Use the ideas and resources shared monthly to help youth in your zip code have opportunities to participate in well-organized, mentor-rich, non-school programs.

Oct. - Nov. 2017 - Issue 163
The school year has started. Are you already thinking about next year?  
The ideas shared in this monthly newsletter can be used by youth organization leaders, resource providers, political leaders, universities, volunteers and youth to help mentor-rich programs thrive in all of the neighborhoods where they are most needed.
While I try to send this only once a month, I write blog articles weekly. In the sections below I post links to a few of the articles published in the past month or earlier.  I encourage you to spend a little time each week reading these articles and following the links. Use the ideas and presentations in group discussions with other people who are concerned about the same issues.
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What are some of the things you're thinking about?
Getting youth and volunteers to show up each week and providing activities to support them is top-of-mind, but is that all? 
The concept map above is part of a recent blog article - click here

In hundreds of school and non-school locations, volunteer tutors and mentors are meeting weekly with k-12 youth.  They are supported by people with many years of experience, and some who are involved with tutoring, mentoring and non-school programs for the first time.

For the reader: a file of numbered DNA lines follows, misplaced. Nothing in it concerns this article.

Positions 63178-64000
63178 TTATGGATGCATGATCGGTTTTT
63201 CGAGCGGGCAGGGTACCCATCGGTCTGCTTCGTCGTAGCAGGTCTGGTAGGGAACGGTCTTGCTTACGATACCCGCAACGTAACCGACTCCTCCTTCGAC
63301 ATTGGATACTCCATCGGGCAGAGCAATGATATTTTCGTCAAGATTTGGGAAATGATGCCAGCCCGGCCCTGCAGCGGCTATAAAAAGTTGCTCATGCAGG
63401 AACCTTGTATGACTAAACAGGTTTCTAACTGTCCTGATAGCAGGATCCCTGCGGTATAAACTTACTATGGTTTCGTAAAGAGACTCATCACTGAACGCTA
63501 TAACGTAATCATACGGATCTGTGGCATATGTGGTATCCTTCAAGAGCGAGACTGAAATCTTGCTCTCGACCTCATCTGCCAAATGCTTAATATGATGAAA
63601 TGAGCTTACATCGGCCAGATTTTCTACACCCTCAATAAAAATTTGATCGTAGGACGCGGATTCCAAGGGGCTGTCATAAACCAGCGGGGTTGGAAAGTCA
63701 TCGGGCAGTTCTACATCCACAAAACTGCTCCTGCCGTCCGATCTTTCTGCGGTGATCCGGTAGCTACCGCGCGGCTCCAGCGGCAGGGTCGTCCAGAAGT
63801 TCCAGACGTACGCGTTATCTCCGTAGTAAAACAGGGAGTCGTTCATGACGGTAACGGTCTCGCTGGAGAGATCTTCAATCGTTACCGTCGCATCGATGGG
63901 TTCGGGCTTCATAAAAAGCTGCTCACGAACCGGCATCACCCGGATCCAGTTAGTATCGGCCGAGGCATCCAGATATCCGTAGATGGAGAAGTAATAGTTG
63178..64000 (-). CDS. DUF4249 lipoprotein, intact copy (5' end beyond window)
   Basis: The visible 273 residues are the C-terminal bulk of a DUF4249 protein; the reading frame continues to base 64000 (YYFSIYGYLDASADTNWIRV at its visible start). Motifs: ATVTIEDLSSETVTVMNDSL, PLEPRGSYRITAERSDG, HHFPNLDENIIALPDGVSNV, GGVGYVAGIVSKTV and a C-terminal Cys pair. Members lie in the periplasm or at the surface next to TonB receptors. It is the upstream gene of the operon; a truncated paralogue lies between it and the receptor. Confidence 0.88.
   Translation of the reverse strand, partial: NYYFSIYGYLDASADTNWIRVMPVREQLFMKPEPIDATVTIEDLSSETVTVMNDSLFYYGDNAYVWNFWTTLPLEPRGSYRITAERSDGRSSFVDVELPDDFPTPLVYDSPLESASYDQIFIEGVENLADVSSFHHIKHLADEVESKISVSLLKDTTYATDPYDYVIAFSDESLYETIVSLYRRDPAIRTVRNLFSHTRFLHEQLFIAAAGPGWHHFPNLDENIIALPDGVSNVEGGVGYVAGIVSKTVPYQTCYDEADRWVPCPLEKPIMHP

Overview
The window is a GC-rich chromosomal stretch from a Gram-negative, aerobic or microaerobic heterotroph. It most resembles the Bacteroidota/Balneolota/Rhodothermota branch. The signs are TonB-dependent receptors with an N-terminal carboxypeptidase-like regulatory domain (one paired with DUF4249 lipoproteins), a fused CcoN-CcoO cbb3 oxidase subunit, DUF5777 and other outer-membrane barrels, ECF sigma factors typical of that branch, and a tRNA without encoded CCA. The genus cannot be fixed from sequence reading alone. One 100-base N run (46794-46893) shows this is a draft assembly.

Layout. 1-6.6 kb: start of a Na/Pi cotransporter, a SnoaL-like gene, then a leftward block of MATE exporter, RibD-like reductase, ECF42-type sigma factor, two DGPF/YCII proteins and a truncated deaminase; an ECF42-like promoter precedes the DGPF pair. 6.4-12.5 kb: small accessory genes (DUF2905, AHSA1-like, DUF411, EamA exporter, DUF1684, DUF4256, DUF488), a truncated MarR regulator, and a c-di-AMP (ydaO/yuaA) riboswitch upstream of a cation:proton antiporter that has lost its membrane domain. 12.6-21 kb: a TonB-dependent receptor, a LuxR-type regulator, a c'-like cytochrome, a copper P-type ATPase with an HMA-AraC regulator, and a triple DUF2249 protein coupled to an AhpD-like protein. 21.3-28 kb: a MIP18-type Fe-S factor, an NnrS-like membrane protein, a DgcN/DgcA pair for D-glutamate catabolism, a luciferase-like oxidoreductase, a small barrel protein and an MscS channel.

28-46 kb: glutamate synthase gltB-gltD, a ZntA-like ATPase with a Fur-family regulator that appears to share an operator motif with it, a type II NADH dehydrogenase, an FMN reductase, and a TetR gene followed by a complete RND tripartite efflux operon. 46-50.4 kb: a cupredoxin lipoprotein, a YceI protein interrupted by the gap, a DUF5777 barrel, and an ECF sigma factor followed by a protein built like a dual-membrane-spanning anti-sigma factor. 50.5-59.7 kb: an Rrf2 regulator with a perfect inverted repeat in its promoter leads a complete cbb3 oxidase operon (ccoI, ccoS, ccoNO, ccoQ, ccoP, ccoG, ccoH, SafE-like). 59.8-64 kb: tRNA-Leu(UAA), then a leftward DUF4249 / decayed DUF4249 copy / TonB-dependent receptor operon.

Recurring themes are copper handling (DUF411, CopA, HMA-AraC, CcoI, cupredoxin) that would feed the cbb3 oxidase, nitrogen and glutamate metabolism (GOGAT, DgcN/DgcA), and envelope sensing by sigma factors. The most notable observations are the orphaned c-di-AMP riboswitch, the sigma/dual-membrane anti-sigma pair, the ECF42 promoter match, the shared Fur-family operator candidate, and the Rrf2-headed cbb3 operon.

I maintain a list of Chicago area non-school tutor and mentor programs, which you can find here.  

I also have been using maps to show where programs are most needed, based on high levels of poverty, and where existing programs are located. See example.
I encourage parents, volunteers and donors to look at the web sites of individual programs, to see what services they offer, where they are located, and why they are needed, etc. Anyone can use this information to help them make choices for where to get involved or give support.  The information on web sites is also useful for programs to learn from each other.
Most youth program web sites in the Chicago tutor/mentor program library are bulletin boards announcing that they offer different types of youth programming, and showing how people can get involved.  Some do this better than others.  
I point to nearly 200 youth serving organizations, yet only a few provide information and resources showing why they are needed and providing tips & resources for volunteers.